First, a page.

2023: Incorporating Wildfire Smoke Hazards Into U.S. Wildfire Policy
Wildfires have increased dramatically in recent years, and while more than 90% of wildfire-attributable deaths are due to smoke, less than 1% of wildfire funding goes to mitigating smoke hazards. Scientists believe that some of the focus on flames is due to a lack of precise estimates of smoke deaths. National and state policymakers are remaking wildfire policy right now, and this project is designed to get them the information needed to act, saving lives by strengthening wildfire policy to include smoke. Researchers will use a time‐stratified case‐crossover study to link wildfire‐smoke exposure and mortality, thereby estimating excess deaths attributable to smoke during wildfires nationwide between 2006‐20. This will be the first epidemiological study to directly estimate wildfire‐smoke deaths across the U.S. over many years, and it will also examine wildfire smoke‐related health inequities with geospatial analysis. Throughout the project, researchers will engage with policymakers to accelerate the translation of research to action.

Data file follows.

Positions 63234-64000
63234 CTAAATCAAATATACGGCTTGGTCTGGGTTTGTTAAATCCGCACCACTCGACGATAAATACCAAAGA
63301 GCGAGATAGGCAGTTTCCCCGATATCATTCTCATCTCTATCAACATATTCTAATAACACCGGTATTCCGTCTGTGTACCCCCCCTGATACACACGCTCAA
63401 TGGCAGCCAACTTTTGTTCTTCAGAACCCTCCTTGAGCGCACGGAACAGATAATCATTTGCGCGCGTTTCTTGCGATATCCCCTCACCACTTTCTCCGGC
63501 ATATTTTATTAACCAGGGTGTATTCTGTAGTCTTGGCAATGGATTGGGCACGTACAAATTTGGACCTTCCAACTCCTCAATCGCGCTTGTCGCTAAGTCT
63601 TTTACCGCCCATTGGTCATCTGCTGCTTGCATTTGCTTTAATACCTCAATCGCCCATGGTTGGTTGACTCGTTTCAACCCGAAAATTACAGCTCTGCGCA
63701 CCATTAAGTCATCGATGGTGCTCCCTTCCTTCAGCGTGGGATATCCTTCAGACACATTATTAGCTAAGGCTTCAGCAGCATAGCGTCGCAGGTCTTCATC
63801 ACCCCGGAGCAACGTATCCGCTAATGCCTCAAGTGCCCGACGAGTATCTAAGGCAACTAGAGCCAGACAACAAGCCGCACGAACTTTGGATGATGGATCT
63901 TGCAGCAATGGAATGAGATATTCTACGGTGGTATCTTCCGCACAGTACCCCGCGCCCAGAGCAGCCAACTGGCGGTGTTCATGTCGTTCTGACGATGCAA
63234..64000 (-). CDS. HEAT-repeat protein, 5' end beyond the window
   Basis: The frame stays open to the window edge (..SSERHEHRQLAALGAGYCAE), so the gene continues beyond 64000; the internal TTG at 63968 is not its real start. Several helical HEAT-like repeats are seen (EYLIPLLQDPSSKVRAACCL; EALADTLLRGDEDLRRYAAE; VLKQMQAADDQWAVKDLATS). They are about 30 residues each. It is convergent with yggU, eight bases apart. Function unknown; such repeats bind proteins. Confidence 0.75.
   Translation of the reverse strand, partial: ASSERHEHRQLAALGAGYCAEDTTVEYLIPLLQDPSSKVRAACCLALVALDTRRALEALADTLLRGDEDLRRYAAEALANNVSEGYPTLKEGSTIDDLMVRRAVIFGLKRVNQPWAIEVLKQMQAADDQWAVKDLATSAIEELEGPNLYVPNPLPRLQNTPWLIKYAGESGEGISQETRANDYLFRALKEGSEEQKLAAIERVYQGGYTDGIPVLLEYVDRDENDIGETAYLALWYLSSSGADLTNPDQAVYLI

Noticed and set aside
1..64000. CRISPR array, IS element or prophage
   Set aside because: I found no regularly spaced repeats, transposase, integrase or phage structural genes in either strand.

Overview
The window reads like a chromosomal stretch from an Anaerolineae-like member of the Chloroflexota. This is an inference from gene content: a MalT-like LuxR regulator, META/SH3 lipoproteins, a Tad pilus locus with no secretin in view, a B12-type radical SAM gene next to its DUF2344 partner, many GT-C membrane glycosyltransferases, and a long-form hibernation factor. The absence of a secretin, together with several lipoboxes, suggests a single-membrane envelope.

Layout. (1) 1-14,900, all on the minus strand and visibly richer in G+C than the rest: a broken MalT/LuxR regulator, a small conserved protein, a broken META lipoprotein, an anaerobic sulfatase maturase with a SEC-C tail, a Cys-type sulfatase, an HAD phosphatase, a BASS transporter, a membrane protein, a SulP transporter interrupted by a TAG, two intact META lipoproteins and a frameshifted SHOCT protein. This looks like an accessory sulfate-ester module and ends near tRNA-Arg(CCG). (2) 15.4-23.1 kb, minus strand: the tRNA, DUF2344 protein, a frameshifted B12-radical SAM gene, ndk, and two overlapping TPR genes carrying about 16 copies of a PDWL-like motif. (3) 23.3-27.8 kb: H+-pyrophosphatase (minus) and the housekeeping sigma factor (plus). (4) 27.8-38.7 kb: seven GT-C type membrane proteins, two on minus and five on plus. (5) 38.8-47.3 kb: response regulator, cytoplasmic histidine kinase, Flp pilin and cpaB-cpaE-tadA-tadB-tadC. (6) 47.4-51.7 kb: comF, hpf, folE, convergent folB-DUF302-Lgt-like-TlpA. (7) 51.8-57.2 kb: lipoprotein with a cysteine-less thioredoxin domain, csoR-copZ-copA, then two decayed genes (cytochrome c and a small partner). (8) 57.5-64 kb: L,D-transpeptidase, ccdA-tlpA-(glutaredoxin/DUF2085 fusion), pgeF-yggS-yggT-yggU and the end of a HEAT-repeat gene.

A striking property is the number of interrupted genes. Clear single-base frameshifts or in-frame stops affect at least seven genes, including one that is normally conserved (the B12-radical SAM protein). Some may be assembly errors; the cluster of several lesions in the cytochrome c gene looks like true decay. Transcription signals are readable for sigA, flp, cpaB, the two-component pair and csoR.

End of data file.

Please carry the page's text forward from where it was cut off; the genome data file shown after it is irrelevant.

Investigators: Alistair Hayden and Corinna Noel (Veterinary College/Public & Ecosystem Health)